Game 8 (2011) vs. the Patriots created a lot of angst among the fan base, but the end was very different than the past six contests with Tom Brady. And this, despite the fact that the 2011 takeaway drought continued. The sole turnover in the game was a NE INT of Ben six minutes into the 2nd quarter. It resulted in the very first points that New England put on the board.

 

TO 1: PIT 25 (.6) + PIT 8 (4.2) = 4.8 PS

    PP: 4.2     Result: TD     Defense 0

 

  • Turnover differential for Game 8 in 2011: -1
  • Turnover point differential: -7
  • Final Score: Patriots 17 Steelers 25

 

 

Game 9 (2010) versus the Patriots was the nadir of the 2010 season. On a freezing cold Sunday night Steelers fans didn't have nearly enough to cheer about, unless they happened to enjoy watching the Patriots' suffocating offense combined with surprisingly good defense. As had happened so many times before in Steelers/Patriots contests, Tom Brady left the victor. There were no takeaways by the Steelers, and a sole INT by NE. That came partway into the 4th quarter, when the score was still a manageable 23-10. Unfortunately, the DB that grabbed it ran it in for a TD.

 

The game was possibly most notable for an H2H hit on Hines Ward early in the game, sending him off the field with a concussion. Although the reception, his first in the game, was initially ruled a catch, Bill Belichick challenged it, and the ruling was reversed, thus ending Ward's 186-game streak of consecutive games with at least one catch. Which is incredible when you think about it. That is almost 12 regular season's worth of games, and his streak was the third-longest in NFL history. In my opinion it was beyond cruel of Belichick to challenge that. Naturally, the DB was neither penalized nor fined, which didn't sit too well with Pittsburgh fans during "The Troubles." To add insult to injury, the DB that intercepted Roethlisberger and ran the ball in for a TD was the one that hit Hines Ward in the head.

 

TO 1: PIT 32 (2.9) + PIT 0 (6) = 8.9 PS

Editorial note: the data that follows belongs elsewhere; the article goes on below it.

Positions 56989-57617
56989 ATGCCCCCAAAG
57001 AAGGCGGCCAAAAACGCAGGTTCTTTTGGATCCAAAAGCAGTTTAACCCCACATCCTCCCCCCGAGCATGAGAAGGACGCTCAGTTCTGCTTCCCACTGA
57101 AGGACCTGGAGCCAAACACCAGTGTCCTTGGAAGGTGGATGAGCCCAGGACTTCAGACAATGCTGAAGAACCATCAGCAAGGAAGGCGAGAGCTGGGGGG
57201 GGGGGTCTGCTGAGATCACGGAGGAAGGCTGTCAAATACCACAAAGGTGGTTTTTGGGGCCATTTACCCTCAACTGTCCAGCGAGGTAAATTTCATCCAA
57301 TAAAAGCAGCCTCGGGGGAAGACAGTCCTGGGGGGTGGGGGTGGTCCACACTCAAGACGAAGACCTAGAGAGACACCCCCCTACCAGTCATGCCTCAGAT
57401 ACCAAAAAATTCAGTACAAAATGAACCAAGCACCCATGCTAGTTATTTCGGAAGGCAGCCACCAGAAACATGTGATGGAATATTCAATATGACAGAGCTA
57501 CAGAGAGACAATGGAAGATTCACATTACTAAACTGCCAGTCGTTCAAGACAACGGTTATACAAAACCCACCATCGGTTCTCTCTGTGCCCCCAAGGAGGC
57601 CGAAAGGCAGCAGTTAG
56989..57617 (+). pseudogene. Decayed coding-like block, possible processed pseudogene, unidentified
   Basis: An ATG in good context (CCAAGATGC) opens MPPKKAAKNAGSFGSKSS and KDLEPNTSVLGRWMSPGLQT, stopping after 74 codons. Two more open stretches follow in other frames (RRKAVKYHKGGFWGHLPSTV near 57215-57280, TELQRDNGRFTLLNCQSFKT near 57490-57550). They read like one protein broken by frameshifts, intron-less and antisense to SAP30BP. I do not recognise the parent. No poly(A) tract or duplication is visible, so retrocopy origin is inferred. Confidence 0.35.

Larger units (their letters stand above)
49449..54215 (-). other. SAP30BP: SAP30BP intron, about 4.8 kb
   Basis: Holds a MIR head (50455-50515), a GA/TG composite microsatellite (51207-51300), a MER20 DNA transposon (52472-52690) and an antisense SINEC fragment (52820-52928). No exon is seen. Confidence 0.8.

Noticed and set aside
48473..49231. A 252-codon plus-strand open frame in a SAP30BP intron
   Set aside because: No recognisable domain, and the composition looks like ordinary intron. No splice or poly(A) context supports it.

PP: 6     Result: TD     Defense 0

 

  • Turnover differential for Game 9 in 2010: -1
  • Turnover point differential: -6
  • Final Score: Patriots 39 Steelers 26

 

 

Game 9 (2011) vs. the Ravens was a heart-breaker right at the end, but up until that point it was the usual hard-fought game between the two clubs. As with the rest of the game, they were evenly matched in most every way, with the Ravens tipping the scale just that little bit more. Mike Wallace lost a fumble that the Ravens recovered, and James Harrison returned the favor by forcing a fumble that William Gay recovered. The tip into the negative column came when Terrell Suggs picked off a Roethlisberger pass in the 3rd quarter. Had that drive not been so rudely interrupted, the outcome might well have been different.

 

TA 1: PIT 40 (2.6) + PI 42 (1.4) = 4 Point Swing

    Probability Point: 1.4     Result: TD      Offense +

 

TO 1: BAL 20 (3.8) + BAL 29 (1) = 4.8 Point Swing

    PP: 1     Result: TD      Defense -

 

TO 2: PIT 40 (1.3) + PIT 40 (2.6) = 3.9 Point Swing

    PP: 2.6      Result: end of game

 

  • Turnover differential for Game 9 in 2011: -1
  • Turnover point differential: 0
  • Final Score: Ravens 23 Steelers 20

 

 

Game 10 (2010) vs. the Raiders soothed the many fans that were fearful of seeing a re-enactment of the 2009 midseason meltdown. Two interceptions and a fumble recovery for the Steelers helped a good deal.

 

Ironically Oakland made their first and only points in the game at just over five minutes into the game, and Pittsburgh didn't even get on the board until over a minute into the 2nd quarter. But they scored steadily thereafter. Before the end of the 2nd quarter Ike Taylor forced a fumble that Lawrence Timmons retrieved, and the Steelers converted it into a TD a few plays later. Richard Seymour wasn't pleased about that, and decked Ben Roethlisberger, thus getting himself ejected from the game.

 

Things didn't improve for the Raiders after that. Partway into the 3rd quarter James Harrison dropped back into coverage and picked off a pass. The offense didn't manage to make anything of it, so when Troy Polamalu picked off Bruce Gradkowski at the PIT 8 he tacked on 38 yards for good measure. Two plays later Mike Wallace atoned for his dropped pass, which had ended the Steelers' previous series, and took an 8-yard dump-off pass another 44 yards for a TD.